This Sunday’s debate could be the last one to take place before the Democratic presidential nomination is all but decided.
The debate, which will not have a studio audience given concerns about the novel coronavirus, will air on CNN, Univision, and CNN.com from 8 pm to 10 pm ET. It will be hosted at CNN’s studios in Washington, DC, and will be moderated by the network’s Jake Tapper and Dana Bash, and Univision’s Ilia Calderón.
Since February, the Democratic primary has become a two-person race between former Vice President Joe Biden and Sen. Bernie Sanders, and the two will finally go head-to-head.
It’s likely the last chance for Sanders to make his case; as Vox’s Andrew Prokop has written, Sanders still has a narrow path forward — but his opportunity to seize it is rapidly winnowing. Because there are fewer delegates available as the race progresses, Sanders needs to make gains earlier on in the primary in order to build up his support.
The debate is also taking place as the country reels from an outbreak of coronavirus cases, and grapples with ongoing questions about access to tests and information on how to combat illness. Previously scheduled to take place in Phoenix, Arizona, ahead of the state’s primary, the debate’s location was changed in response to the latest developments related to the virus.
“Out of an abundance of caution and in order to reduce cross-country travel, all parties have decided that the best path forward is to hold Sunday’s debate at CNN’s studio in Washington, D.C., with no live audience,” Democratic National Committee spokesperson Xochitl Hinojosa said in a statement.
The threshold to qualify for this debate is, once again, higher than for past debates. Candidates needed to earn 20 percent or more of the delegates that have been allocated so far in order to make the stage. The requirement means Rep. Tulsi Gabbard, who is technically still in the race, won’t be able to participate. (There had been speculation about whether Gabbard could also qualify, given the two pledged delegates that she picked up on Super Tuesday from American Samoa, a metric that would have qualified her for earlier debates.)
Instead, Sunday will be a head-to-head matchup, the first — and possibly last — of the 2020 campaign.
The state of the race, briefly explained
Biden is on a hot streak: Biden has had a pretty great couple of weeks, and the wins he secured last Tuesday don’t bode well for Sanders. In addition to picking up 10 states on Super Tuesday, Biden won Michigan, Missouri, and Mississippi on March 10, all by sizable margins. According to our delegate tracker, Biden now has 864 delegates to Sanders’s 705.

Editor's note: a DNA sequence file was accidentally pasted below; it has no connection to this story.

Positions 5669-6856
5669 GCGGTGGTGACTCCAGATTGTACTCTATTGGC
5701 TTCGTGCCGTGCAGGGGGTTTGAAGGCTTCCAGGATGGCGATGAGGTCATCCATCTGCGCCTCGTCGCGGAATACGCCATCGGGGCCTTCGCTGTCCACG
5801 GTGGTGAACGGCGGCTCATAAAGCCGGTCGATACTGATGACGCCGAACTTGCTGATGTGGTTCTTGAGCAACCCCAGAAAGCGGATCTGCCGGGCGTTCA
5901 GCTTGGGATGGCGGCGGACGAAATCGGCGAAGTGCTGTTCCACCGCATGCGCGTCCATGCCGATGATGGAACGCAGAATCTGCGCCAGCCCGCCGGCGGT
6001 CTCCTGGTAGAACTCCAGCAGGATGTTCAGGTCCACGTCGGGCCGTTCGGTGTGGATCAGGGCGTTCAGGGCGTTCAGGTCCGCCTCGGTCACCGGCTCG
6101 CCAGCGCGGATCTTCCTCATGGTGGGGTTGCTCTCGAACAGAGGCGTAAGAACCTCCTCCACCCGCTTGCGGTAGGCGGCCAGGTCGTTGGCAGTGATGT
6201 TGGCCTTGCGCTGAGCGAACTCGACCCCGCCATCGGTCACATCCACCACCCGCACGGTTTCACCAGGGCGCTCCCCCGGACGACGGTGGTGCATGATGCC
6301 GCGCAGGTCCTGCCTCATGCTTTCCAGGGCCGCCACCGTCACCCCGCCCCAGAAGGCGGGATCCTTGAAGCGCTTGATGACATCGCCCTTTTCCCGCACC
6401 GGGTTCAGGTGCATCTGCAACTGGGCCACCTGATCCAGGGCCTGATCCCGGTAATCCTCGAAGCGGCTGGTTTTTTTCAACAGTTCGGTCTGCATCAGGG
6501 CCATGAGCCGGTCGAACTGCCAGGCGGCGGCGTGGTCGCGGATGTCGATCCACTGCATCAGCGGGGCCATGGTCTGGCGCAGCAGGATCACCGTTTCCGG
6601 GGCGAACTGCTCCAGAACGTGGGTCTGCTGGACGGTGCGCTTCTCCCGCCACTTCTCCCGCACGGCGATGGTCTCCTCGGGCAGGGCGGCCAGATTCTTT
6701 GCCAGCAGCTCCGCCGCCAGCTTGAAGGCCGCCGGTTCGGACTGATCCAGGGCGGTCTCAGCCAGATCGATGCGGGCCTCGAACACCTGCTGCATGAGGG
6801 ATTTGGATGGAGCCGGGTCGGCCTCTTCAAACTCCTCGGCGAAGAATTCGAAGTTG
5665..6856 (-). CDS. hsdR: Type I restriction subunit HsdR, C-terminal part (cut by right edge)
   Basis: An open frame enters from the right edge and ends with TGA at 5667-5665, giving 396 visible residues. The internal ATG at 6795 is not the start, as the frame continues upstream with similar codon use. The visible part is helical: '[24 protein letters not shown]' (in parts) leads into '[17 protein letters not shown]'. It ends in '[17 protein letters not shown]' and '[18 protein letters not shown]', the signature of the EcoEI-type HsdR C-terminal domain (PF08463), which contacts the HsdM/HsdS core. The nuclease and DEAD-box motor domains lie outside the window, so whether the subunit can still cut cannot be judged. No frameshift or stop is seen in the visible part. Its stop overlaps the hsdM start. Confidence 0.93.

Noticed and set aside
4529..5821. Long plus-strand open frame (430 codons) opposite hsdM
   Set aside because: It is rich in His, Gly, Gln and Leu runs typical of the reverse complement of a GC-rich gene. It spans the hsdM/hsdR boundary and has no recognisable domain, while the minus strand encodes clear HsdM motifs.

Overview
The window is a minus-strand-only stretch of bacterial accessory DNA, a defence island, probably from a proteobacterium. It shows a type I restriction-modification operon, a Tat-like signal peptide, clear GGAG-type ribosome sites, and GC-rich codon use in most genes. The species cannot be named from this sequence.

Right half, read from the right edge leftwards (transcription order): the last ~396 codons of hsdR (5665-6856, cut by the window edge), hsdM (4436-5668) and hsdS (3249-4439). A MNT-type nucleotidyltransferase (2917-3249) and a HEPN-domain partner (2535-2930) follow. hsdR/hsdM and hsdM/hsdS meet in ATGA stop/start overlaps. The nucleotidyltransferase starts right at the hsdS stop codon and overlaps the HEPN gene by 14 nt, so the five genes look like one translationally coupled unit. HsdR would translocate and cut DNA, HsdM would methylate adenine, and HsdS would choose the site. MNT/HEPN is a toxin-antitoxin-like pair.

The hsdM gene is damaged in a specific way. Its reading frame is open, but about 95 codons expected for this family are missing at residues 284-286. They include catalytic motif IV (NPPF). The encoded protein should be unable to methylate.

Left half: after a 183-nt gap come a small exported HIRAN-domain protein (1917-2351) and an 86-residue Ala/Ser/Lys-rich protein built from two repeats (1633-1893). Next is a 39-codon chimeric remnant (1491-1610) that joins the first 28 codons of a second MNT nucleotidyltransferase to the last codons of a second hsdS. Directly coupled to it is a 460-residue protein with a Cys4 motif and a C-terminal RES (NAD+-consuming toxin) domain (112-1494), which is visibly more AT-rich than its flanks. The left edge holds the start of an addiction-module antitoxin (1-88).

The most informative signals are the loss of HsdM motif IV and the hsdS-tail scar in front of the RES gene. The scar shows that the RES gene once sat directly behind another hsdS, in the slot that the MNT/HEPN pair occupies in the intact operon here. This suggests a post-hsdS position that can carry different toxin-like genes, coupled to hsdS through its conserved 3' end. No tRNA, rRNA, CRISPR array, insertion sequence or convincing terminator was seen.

Since candidates need at least 1,991 delegates to win the Democratic nomination outright, Biden probably won’t be able to do it for some time — but Sanders is running out of chances to stymie his gains. According to Politico, the former vice president has signaled that he’ll lean into the consolidation of other former 2020 Democrats behind his candidacy, citing how lawmakers have united behind him.
Sanders has limited opportunity to make up ground: Since the list of primaries left is growing shorter, Sanders would need to pull in a strong showing in many of the states coming up, in order to make up for his delegate deficits. As Prokop noted, there are just fewer chances to catch up down the line: “After this Tuesday’s primary, just 53 percent of delegates remain. After next Tuesday, March 17, just 38.5 percent will be left.”
This debate marks a major chance for him to try to appeal to voters in upcoming states including Arizona, Florida, Illinois, and Ohio, all of which are expected to be tough gets. Staffers told Politico he’ll emphasize his leadership on policy, including Medicare-for-all.
The novel coronavirus presents a specific challenge: The debate will also be taking place against the backdrop of a coronavirus outbreak in the US, with thousands of cases and more being reported every day.
Sanders and Biden have laid out plans of their own to tackle the crisis, both of which have offered a stark contrast to the measures Trump has taken so far. Their plans include free testing for individuals who are both insured and uninsured, as well as unemployment assistance to Americans whose jobs are affected by the response to the virus.